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Cincinnati Council takes up pension charter amendment Tuesday

A Cincinnati Council Committee will likely vote Tuesday to place a charter amendment on the November ballot that would change the city's retirement.  

The committee doesn't have a choice since the group behind the effort collected enough valid signatures to get the issue before voters.  

Last month 8 of the 9 city council members voted in favor of a resolution opposing this charter amendment.  The resolution stated the plan “would severely threaten the retirement security of the city's workers, because it doesn't take into consideration the 2011 pension changes, and it shortens the timetable for the city to address the system's unfunded liability.”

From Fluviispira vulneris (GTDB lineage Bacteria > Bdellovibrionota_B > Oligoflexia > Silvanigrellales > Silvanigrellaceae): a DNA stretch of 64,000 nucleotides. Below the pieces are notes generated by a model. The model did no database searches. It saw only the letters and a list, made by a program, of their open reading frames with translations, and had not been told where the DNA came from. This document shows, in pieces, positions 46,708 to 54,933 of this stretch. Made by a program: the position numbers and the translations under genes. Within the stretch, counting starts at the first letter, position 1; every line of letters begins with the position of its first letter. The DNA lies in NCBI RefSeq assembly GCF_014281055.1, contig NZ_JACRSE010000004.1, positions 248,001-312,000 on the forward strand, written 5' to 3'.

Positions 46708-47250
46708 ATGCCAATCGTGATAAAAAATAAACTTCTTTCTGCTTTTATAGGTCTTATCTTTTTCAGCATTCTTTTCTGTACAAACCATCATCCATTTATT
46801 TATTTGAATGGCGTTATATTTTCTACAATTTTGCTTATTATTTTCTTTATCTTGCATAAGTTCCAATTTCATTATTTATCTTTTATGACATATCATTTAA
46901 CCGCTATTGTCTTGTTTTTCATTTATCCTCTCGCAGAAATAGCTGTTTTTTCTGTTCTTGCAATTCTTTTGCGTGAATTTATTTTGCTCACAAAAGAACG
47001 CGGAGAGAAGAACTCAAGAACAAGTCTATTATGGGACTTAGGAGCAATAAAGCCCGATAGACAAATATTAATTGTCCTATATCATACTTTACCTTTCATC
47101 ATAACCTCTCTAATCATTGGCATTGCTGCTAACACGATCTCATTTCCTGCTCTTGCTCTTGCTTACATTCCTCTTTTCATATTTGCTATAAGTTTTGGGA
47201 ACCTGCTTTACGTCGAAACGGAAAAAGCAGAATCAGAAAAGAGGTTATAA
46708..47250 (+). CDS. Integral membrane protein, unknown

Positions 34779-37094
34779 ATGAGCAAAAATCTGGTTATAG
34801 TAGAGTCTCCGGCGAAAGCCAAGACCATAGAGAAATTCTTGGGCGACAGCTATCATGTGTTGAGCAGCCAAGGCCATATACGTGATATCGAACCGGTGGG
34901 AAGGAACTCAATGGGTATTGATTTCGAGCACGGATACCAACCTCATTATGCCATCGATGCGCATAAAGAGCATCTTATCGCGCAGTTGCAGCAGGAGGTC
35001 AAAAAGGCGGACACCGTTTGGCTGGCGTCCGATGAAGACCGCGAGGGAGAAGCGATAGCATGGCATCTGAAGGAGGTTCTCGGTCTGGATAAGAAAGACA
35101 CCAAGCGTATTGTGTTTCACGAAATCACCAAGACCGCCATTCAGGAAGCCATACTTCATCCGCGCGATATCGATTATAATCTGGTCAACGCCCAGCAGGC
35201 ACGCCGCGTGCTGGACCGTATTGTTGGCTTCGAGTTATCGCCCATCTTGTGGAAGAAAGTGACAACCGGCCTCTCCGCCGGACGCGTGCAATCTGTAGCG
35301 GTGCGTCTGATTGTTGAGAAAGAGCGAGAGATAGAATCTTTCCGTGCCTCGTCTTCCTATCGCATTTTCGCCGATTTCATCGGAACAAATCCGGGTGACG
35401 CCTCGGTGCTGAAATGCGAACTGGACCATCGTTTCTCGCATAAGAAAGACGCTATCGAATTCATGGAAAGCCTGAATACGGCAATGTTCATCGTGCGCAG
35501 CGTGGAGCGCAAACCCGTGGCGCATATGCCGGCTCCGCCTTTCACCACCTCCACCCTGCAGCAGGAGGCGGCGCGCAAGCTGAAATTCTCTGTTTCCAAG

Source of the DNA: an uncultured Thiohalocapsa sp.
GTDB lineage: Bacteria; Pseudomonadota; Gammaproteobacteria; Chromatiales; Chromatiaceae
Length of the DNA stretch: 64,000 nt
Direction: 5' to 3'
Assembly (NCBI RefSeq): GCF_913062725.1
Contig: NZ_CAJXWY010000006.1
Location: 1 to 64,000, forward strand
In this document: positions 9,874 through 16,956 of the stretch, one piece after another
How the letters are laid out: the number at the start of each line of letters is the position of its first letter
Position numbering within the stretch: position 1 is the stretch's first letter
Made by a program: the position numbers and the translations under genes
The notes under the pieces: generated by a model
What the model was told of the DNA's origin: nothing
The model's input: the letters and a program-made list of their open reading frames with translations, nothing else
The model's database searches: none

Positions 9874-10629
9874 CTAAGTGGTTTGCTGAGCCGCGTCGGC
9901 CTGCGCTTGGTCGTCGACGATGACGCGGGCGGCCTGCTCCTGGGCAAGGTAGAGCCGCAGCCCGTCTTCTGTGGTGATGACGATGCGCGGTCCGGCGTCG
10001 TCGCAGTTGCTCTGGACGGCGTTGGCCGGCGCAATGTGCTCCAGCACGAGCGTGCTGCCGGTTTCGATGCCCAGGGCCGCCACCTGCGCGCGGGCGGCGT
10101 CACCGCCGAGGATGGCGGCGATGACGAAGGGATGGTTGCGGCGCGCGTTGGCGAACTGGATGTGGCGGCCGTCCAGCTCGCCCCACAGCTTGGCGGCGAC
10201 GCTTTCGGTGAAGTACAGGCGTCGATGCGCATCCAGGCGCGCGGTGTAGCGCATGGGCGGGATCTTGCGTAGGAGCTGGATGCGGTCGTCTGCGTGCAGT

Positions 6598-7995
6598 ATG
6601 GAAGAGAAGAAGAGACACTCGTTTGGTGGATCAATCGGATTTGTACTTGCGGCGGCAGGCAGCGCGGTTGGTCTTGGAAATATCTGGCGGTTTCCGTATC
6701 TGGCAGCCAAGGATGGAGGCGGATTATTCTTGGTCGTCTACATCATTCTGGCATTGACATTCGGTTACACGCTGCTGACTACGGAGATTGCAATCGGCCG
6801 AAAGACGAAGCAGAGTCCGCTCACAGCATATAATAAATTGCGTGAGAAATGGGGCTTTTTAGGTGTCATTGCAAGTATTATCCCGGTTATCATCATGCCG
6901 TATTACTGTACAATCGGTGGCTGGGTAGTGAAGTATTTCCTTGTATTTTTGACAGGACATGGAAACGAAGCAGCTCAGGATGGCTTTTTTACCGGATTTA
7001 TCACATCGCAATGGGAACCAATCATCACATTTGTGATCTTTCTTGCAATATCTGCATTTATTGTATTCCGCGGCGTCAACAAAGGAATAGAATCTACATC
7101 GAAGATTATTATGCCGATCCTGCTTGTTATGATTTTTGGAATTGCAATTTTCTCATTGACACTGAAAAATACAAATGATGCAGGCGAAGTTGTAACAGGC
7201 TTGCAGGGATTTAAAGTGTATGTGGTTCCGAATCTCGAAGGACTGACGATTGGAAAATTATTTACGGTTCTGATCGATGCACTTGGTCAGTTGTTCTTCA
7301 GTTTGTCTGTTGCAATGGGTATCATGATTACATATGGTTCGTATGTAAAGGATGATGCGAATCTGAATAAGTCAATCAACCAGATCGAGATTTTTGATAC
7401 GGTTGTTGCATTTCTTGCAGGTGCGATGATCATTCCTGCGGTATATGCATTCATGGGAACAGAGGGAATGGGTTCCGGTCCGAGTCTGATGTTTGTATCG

Cincinnati's unfunded pension liability grew by $133-million last year.  Moody's Investors Service recently downgraded the city's bond rating, citing the city's retirement system as one of its reasons.  

Among the changes proposed by the ballot initiative is placing city employees hired after January next year in a defined contribution plan, similar to the 401-K plans used in the private sector.  

A group calling itself the "Cincinnati for Pension Reform Committee" collected the petition signatures.  

The group's Burr Robinson has said the problem only gets worse the longer the city sticks with the current system.  

Jay Hanselman brings more than 10 years experience as a news anchor and reporter to 91.7 WVXU. He came to WVXU from WNKU, where he hosted the local broadcast of All Things Considered. Hanselman has been recognized for his reporting by the Kentucky AP Broadcasters Association, the Ohio Society of Professional Journalists, and the Ohio AP Broadcasters.